accepting a turn number or specifying a desired queue number or a desired estimated waiting time. The information is hereby obtained by means of the user terminal, such as a mobile phone, preferably by using mobile data services, by “ringing” or “linking” (calling up) the service point's Q-server with a unique identity and thereby leaving a message, such as a text message via Short Message Service, SMS, or by using a packet-based radio network system, such as GPRS (General Packet Radio Service, GSM extended by packet data) or obtaining information from the Internet by means of the WAP protocol (Wireless Application Protocol) to the effect that queue information is desired for the mobile terminal with the provided stated identity.
 Queue status messages are preferably sent repeatedly to a group which has active electronic queue numbers with the queue identity, that is multicasting. This applies in particular when SMS is not used.
 The method also suitably comprises the stage of exchanging information between the device and a queue information device via a third network in the form of a wireless LAN.
 It is advantageous if the method comprises the stage of checking a distance between the device and/or the service point and the user terminal with the unique terminal identity.
 In a first aspect of the method, it comprises the stages of: checking whether the distance is less than a predetermined distance changing the communication between the device and the user terminal so that it only takes place via the third communication network instead of via the first and the second communication networks when the distance is less than the predetermined distance.
 In a second aspect of the method, it comprises the stages of: determining the time when the queue information is to be sent out from the device to the user terminal on the basis of the distance, in such a way that user terminals at a shorter distance from the service point or one of the associated operator positions receive the queue information later than if the distance is longer than the shorter distance.
 In order to make it easy for the user to find the right number (identity) of the service point, it is also suitable/possible to connect a catalogue service where information about service points can be found on the Internet on the service point's home-page or at a so-called portal, where the service points to be included are to be found. The business load of the service points could be displayed there and checked when the number or the link is looked up.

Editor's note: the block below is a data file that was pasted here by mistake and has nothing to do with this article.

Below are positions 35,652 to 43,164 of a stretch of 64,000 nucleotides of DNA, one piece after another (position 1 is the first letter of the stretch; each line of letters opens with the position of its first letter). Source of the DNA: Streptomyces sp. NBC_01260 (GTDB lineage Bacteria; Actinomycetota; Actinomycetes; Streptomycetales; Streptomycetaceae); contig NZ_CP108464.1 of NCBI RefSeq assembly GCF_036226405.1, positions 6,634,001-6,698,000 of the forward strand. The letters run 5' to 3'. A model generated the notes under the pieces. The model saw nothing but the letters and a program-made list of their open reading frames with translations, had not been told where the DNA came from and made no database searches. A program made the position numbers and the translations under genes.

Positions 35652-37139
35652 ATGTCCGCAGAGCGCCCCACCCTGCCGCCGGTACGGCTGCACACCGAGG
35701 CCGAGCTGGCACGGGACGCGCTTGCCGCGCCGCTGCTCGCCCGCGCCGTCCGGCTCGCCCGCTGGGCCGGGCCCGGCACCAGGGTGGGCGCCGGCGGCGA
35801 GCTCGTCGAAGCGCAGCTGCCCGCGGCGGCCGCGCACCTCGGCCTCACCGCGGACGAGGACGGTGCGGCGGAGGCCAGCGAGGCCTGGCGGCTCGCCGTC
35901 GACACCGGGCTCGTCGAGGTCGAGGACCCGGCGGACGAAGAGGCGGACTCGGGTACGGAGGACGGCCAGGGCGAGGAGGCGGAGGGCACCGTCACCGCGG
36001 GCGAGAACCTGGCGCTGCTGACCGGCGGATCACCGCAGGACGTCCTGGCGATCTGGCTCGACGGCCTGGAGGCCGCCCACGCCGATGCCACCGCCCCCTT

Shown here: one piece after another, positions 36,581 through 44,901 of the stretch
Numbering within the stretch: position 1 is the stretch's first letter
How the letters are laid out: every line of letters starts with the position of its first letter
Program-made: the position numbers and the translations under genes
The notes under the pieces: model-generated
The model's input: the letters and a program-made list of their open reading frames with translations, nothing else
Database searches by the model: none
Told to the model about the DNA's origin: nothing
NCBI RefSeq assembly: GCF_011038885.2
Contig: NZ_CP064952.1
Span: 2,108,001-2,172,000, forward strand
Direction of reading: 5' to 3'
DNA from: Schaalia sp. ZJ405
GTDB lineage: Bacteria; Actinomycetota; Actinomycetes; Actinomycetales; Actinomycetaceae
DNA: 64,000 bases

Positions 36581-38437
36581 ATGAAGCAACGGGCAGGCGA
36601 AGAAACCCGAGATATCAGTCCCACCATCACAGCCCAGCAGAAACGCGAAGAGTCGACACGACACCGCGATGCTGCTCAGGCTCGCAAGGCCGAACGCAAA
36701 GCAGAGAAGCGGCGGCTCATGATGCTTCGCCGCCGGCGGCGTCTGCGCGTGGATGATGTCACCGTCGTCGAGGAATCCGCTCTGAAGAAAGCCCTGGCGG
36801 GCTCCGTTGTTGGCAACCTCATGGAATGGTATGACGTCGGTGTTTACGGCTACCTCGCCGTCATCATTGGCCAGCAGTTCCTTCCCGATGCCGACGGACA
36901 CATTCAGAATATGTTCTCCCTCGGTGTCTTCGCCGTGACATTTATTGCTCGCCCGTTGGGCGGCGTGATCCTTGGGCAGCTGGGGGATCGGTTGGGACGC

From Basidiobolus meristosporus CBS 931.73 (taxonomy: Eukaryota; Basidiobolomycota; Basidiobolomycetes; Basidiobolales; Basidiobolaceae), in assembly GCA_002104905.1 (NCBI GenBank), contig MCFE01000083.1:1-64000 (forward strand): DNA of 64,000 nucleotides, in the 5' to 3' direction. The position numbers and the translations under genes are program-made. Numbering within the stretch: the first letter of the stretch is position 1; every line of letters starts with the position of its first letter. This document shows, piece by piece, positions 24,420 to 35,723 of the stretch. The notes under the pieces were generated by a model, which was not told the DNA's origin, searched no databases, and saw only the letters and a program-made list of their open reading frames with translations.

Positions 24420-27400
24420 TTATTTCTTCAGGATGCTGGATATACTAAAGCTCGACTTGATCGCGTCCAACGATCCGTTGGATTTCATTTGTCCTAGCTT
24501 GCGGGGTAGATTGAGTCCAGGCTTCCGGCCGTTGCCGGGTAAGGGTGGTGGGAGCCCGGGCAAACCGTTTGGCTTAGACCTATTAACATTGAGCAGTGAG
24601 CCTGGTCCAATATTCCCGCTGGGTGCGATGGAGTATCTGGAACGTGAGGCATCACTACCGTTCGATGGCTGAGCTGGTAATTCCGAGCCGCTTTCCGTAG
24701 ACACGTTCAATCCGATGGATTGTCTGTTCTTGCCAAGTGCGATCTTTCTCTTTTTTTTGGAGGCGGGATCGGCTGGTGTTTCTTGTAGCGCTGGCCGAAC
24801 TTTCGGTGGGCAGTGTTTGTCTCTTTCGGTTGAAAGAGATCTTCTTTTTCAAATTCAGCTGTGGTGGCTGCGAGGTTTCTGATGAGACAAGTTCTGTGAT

In order to make it even more convenient for the users, it is possible to set up a mobile terminal from the above catalogue service on the Internet and from there send the number to the terminal.
 Certain functionality is suitably implemented in software, for example the connection to SMSC, Short Message Service Centre, which is an example of a Service Centre/Support Node if SMS is used as carrier for the service.
 In addition, the service point will not appear so busy, due to the traffic to the service point being reduced, as it is not necessary to go there to obtain a turn number. The fact of having few customers at the service point means that the service point can provide good service and in addition it reduces the pressure on the personnel.
 If a person has several tasks to carry out, it is possible to obtain several turn numbers from different service points at relatively the same time in order to be able to plan a timetable.
 It is also possible for the service point to supplement queue information which is sent with other information, for example advertisements.
 By a mobile telephone containing a so-called smart card/SIM card, which is personal, information can be used for security purposes (that is to give access) and/or to make preparations for the visit to the service point.
 It is also possible to cancel at any point during the whole course of events and thereby relinquish one's place in the queue.
 Further developments and special features of the invention concept are apparent from the following description.
 The invention is described in greater detail below in the form of examples, with reference to the attached figures, in which:
FIG. 1 shows a diagrammatic view of a system according to the invention, which comprises a Q-server;
FIG. 2 shows an enlarged view of an embodiment of the Q-server which is shown in FIG. 1;
FIG. 3 shows a sequence diagram of an embodiment of the method according to the invention;
FIG. 4 shows a flow chart which describes the function of a user terminal, in this case a mobile terminal;
FIG. 5 shows a flow chart which describes the function of the Q-server, when a turn number is requested;
FIG. 6 shows a flow chart which describes the function of the Q-server, when handling messages;
FIG. 7 shows a finite state machine which describes the function of the Q-server;
FIG. 8 shows a computer, which is arranged in or connected to the Q-server; and
FIG. 9 shows a second embodiment of part of the system.